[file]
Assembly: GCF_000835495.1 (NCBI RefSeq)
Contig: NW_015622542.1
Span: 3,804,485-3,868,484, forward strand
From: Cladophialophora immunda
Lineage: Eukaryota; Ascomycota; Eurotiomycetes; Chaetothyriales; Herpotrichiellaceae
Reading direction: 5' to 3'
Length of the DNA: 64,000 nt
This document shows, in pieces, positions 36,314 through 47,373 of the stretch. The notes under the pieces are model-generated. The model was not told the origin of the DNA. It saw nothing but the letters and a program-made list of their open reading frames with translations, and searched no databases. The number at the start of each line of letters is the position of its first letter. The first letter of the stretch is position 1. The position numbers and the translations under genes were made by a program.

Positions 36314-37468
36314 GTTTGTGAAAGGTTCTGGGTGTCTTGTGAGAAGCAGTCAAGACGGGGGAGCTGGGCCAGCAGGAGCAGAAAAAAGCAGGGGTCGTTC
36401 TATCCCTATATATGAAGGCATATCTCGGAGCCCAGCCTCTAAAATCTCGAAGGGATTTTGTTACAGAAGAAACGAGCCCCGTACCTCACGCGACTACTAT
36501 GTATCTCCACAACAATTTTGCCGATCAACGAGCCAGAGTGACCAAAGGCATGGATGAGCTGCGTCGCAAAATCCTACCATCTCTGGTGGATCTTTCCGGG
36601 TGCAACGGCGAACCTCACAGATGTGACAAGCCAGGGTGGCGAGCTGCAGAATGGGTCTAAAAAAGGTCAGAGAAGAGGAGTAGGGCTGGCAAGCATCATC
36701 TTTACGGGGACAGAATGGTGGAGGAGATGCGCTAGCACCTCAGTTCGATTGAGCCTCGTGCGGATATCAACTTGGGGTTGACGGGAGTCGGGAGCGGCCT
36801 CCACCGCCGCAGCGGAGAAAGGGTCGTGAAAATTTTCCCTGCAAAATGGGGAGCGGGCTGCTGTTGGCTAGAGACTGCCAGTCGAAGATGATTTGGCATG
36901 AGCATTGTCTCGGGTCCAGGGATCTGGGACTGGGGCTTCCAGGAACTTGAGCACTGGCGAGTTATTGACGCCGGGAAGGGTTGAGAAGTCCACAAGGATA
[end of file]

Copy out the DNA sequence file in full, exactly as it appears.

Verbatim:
Assembly: GCF_000835495.1 (NCBI RefSeq)
Contig: NW_015622542.1
Span: 3,804,485-3,868,484, forward strand
From: Cladophialophora immunda
Lineage: Eukaryota; Ascomycota; Eurotiomycetes; Chaetothyriales; Herpotrichiellaceae
Reading direction: 5' to 3'
Length of the DNA: 64,000 nt
This document shows, in pieces, positions 36,314 through 47,373 of the stretch. The notes under the pieces are model-generated. The model was not told the origin of the DNA. It saw nothing but the letters and a program-made list of their open reading frames with translations, and searched no databases. The number at the start of each line of letters is the position of its first letter. The first letter of the stretch is position 1. The position numbers and the translations under genes were made by a program.

Positions 36314-37468
36314 GTTTGTGAAAGGTTCTGGGTGTCTTGTGAGAAGCAGTCAAGACGGGGGAGCTGGGCCAGCAGGAGCAGAAAAAAGCAGGGGTCGTTC
36401 TATCCCTATATATGAAGGCATATCTCGGAGCCCAGCCTCTAAAATCTCGAAGGGATTTTGTTACAGAAGAAACGAGCCCCGTACCTCACGCGACTACTAT
36501 GTATCTCCACAACAATTTTGCCGATCAACGAGCCAGAGTGACCAAAGGCATGGATGAGCTGCGTCGCAAAATCCTACCATCTCTGGTGGATCTTTCCGGG
36601 TGCAACGGCGAACCTCACAGATGTGACAAGCCAGGGTGGCGAGCTGCAGAATGGGTCTAAAAAAGGTCAGAGAAGAGGAGTAGGGCTGGCAAGCATCATC
36701 TTTACGGGGACAGAATGGTGGAGGAGATGCGCTAGCACCTCAGTTCGATTGAGCCTCGTGCGGATATCAACTTGGGGTTGACGGGAGTCGGGAGCGGCCT
36801 CCACCGCCGCAGCGGAGAAAGGGTCGTGAAAATTTTCCCTGCAAAATGGGGAGCGGGCTGCTGTTGGCTAGAGACTGCCAGTCGAAGATGATTTGGCATG
36901 AGCATTGTCTCGGGTCCAGGGATCTGGGACTGGGGCTTCCAGGAACTTGAGCACTGGCGAGTTATTGACGCCGGGAAGGGTTGAGAAGTCCACAAGGATA